First off, it bears noting that if someone has a personal aversion to the term “African American” there is no need to try to convince her otherwise.  (Indeed, people do not like the names a parent gives them and change them as a result.)  Yet McWhorter’s argument does not rest on personal predilection, but rather it is an attempt to reason and eventually settle on the most exact designation for black people native-born to the U.S.  As such, the first concern is one of history.  (And McWhorter recognizes this, as his title suggests: “Did ‘African American’ History Really Happen in Atlanta, Cleveland, Philly, and Detroit?  Listening to the Census.”)  That most black Americans have not been to Africa, do not speak an indigenous African language, and/or cannot trace their ancestral line to a particular tribe or region is beside the point.  The “African” in African American is not that grounded; it is does not signify the particularities of Africa.  Instead, the “African” in African America refers to a very distinct historical process of acculturation, trauma, and community building.  As historian Ira Berlin puts in his definitive text on slavery, Many Thousands Gone: The First Two Centuries of Slavery in North America:

When the captives boarded ship in Africa, they did not think of themselves as Africans.  Their allegiance was to a family, clan, community, or perhaps–although rarely–state, but never to the continent itself.  By the time they reached the American shores, that had begun to change; as they disembarked, the process by which many African nations became one had already gained velocity.  The construction of an African identity proceeded on the western, not the eastern, side of the Atlantic, amid the maelstrom of the plantation generation. (104)

It is this historical activity that “African”  connotes.  That these people and their descendants would eventually lose the distinctiveness of their native clans, and instead merge strategies of survival and elements of culture means that only a term as capacious and ambiguous as “African” can forcefully capture them.  Paradoxically, the “African” in African American has everything and nothing to do with the places of Africa.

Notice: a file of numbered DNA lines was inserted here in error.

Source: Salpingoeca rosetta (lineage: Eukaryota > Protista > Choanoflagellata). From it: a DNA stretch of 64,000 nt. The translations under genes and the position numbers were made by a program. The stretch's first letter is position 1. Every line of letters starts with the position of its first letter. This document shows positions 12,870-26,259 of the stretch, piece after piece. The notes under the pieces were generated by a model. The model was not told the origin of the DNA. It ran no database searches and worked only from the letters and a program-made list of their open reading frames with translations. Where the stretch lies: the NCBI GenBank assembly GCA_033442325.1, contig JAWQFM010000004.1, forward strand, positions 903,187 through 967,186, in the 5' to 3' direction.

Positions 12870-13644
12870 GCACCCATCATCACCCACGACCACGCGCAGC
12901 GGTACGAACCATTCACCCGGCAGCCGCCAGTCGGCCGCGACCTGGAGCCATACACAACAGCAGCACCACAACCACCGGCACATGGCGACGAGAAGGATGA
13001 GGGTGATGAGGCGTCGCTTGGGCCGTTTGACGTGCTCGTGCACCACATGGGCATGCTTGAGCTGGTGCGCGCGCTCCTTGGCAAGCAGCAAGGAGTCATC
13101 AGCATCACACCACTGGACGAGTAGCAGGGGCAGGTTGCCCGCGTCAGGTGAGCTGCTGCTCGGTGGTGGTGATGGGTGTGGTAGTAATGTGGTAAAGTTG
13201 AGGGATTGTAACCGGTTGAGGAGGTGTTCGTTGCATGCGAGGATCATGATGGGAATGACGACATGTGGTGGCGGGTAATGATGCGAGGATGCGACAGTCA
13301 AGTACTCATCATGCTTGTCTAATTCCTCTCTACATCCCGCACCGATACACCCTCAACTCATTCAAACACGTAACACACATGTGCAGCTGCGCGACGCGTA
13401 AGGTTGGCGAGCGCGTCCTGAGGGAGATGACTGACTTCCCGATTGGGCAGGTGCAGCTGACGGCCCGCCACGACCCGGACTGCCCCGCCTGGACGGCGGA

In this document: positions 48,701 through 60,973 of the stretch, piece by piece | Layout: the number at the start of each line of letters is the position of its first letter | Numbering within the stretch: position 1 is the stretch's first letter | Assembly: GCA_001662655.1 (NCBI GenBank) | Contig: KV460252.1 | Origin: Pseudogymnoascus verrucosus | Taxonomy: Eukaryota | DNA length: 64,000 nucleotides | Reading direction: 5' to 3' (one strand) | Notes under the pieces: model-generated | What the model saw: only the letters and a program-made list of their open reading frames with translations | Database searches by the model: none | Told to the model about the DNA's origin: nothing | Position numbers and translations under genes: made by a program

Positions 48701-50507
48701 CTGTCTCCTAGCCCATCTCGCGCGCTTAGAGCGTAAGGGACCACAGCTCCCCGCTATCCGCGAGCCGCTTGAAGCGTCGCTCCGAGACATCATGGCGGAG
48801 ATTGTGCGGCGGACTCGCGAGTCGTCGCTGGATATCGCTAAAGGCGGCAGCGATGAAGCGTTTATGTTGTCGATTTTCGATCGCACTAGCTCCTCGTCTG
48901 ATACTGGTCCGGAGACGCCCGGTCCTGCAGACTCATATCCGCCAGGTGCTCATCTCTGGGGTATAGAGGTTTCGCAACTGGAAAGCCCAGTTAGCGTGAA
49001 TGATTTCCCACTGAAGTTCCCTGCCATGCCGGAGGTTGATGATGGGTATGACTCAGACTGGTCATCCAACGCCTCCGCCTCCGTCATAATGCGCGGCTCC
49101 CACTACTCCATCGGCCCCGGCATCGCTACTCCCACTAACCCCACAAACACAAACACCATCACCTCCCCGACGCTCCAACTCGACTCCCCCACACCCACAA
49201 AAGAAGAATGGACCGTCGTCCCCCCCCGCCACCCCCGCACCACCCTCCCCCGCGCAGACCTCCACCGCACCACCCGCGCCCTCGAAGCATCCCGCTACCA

However, one might argue, as McWhorter does, that “African American” is a better label for a person who emigrated from an African country, the so-called “actual African.”  Today, over 1 million black people in the United States are from Africa; and yet, I argue, the term “African American” is not the most accurate signifier for these subjects.  Why?  Because “African” is too abstracted for them.  That is to say, an immigrant from Nigeria is a Nigerian-American, just as one from Ireland is an Irish-American.  Because the immigrant from Nigeria knows he is from Nigeria, he should be hailed accordingly.  This recognizes two realities of geopolitical modernity: one, the importance of the formation of nation-states; and, two, that most black people born in the United States do not know precisely from where they come.  This is how one distinguishes a descendant of slaves from an African immigrant from, say, Kenya: the former is an African American, the latter is a Kenyan American; whereas the Kenyan knows he from Kenya, the African American is from everywhere and nowhere in Africa at the same time.